When a balloon escapes into the sky, it has little chance of ever returning. Yet, somehow, a weather balloon launched by Purdue University’s Association of Mechanical & Electrical Technologists (AMET) beat the odds.
The student club—made up of science, technology, engineering, and mathematics enthusiasts—released a balloon on Nov. 16 in an effort to collect atmospheric data needed for launching a rocket into space next year. This mission, however, suffered a setback when AMET lost contact with the balloon after it reached an altitude of 40,000 feet. Recovery of the balloon was further complicated the following day by a powerful storm system that ripped through the Midwest.
“Those storms were throwing houses around and destroying stuff, so we were pretty sure we were never going to see the balloon again,” says Dahlon P. Lyles, AMET project manager and a student researcher at Purdue.
Then, the unlikely happened. Joseph Recker, a farmer near Kalida, Ohio, 170 miles from Purdue’s West Lafayette, Ind., campus, stumbled upon the balloon in his soybean field. Noticing that a video camera was attached to the balloon, Recker played its footage, which contained images of students setting up the balloon prior to launch. When Recker saw that many of the students in the video were wearing Purdue apparel, he reached out to the university for help in tracking down the balloon’s owner.
AMET students were shocked when they heard Recker had found their balloon. “All of us were just amazed that it survived,” Lyles says.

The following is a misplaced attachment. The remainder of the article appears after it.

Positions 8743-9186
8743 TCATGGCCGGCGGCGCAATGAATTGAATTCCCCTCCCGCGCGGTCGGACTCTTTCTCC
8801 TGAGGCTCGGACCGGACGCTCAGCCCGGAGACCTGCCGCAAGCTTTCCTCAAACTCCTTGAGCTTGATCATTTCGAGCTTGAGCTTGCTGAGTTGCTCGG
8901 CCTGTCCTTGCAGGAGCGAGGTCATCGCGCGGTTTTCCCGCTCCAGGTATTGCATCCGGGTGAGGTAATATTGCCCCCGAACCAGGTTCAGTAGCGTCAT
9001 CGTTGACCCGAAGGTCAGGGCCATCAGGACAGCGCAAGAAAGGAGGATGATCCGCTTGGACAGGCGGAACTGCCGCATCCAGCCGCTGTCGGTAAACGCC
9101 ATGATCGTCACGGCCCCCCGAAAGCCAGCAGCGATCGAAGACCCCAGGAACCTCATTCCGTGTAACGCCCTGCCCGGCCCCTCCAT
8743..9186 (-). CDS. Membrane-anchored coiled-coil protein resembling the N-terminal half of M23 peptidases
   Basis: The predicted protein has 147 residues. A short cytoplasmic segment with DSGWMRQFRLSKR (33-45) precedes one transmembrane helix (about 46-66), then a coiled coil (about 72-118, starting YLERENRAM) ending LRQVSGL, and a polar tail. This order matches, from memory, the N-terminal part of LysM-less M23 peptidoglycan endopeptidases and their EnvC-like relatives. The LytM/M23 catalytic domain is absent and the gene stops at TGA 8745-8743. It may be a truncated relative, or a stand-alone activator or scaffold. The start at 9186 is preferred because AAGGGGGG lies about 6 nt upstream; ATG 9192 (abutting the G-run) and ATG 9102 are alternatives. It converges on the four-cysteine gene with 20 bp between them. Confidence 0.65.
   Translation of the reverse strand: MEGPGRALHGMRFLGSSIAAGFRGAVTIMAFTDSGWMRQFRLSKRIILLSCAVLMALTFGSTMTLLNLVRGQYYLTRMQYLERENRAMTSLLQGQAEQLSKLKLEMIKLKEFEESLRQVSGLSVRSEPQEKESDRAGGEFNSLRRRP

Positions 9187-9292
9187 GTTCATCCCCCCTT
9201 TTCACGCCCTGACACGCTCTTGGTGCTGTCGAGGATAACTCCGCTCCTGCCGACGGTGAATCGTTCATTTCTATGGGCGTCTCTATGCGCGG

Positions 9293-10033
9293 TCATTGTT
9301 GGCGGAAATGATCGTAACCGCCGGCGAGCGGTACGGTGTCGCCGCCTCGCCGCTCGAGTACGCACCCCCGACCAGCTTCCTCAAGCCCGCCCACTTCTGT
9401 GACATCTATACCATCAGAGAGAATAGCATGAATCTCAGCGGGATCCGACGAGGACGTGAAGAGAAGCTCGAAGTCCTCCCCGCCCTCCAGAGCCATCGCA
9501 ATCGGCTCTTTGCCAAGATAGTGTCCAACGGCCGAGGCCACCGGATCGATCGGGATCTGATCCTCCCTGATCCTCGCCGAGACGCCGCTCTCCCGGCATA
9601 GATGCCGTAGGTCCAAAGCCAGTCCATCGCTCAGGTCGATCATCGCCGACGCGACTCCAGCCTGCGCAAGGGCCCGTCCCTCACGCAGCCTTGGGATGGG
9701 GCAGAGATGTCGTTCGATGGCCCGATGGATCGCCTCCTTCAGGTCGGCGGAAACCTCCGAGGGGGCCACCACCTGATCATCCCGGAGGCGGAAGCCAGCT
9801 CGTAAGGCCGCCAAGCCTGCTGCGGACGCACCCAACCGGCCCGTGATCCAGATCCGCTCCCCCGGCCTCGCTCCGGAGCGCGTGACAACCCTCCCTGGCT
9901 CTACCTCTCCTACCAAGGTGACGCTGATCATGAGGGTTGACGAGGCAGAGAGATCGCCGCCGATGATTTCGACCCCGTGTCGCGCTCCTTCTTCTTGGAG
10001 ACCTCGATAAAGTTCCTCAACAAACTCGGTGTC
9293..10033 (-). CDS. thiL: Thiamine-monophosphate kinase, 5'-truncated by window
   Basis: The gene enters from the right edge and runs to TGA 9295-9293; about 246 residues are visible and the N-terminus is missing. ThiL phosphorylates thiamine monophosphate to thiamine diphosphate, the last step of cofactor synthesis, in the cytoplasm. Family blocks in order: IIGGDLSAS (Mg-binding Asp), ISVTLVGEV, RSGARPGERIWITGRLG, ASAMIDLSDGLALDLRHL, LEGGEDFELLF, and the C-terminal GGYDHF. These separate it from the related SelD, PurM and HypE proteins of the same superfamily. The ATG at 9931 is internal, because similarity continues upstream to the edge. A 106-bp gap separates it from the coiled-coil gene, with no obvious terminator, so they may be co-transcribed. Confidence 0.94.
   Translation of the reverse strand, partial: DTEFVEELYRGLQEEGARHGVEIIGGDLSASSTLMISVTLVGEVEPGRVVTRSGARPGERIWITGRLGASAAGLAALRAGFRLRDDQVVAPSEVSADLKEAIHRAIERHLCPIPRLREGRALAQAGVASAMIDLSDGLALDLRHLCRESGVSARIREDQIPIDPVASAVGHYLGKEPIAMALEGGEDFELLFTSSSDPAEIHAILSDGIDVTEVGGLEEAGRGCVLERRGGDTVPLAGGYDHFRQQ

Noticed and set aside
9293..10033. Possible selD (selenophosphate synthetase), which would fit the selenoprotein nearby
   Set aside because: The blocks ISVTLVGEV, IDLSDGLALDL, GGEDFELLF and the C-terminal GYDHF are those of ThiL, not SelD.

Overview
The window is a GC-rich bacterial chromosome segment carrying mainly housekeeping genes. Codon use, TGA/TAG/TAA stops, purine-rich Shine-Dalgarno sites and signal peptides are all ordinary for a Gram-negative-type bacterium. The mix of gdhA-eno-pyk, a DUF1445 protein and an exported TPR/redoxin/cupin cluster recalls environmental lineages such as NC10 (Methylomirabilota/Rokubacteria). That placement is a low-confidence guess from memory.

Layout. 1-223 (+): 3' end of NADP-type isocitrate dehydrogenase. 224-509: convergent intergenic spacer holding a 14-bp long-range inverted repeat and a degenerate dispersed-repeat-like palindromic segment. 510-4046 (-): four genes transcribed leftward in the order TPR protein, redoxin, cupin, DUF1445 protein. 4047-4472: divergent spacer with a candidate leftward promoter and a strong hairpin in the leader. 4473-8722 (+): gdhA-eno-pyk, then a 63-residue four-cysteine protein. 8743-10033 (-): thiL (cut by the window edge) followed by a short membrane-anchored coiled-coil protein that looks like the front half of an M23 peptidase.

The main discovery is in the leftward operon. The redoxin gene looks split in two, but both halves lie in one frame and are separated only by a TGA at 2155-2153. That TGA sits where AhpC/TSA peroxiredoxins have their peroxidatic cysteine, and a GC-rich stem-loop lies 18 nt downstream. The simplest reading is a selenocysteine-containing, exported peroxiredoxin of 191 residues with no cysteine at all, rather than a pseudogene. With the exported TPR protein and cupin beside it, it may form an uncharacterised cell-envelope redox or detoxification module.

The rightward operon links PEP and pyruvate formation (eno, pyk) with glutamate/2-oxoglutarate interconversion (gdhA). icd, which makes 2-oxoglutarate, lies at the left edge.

Upon its return, the wayward balloon received a hero’s welcome. It was signed by AMET students and proudly placed on display in the club’s workroom alongside other burst weather balloons from previous launches—not a bad way for the balloon to enter retirement.
A naturally occurring storm may have thrown Purdue’s weather balloon off course, but a crowd-generated earthquake recently threw the National Football League’s New Orleans Saints off their game. During a Dec. 2 loss to the Seahawks in Seattle, the Saints struggled to maintain their composure after the notoriously loud Seahawks fans celebrated a fumble recovery that was returned for a touchdown. The celebration was so rowdy, in fact, it registered as an earthquake with a magnitude between 1 and 2.
The earthquake was an impressive display of fanaticism for sure, but not necessarily a unique one, say those with knowledge of the seismic activity near Seattle’s stadium. “Any stadium, if you have the right instrumentation nearby, might record something like that, if the fans are as enthusiastic as the Seahawks fans were,” says John Hooper of Magnusson Klemencic Associates, the engineering firm that designed the Seahawks’ CenturyLink Field.
What’s more, it’s possible that similarly sized earthquakes have been produced by Seahawks fans in the past and never reported, says the Pacific Northwest Seismic Network’s John Vidale, who checked for earthquakes during the recent Saints game. Not every game is monitored for seismic activity, he explains. Vidale says he made the unusual decision to track his seismometer’s measurements during the Dec. 2 game because, in part, it was an important game with playoff implications. “I was going to go to a bar to watch it, but this seemed like a little more fun,” he says.
Sure, the game was fun for Vidale, but the seismic findings are scary for any team that has to face the Seahawks in Seattle later this season.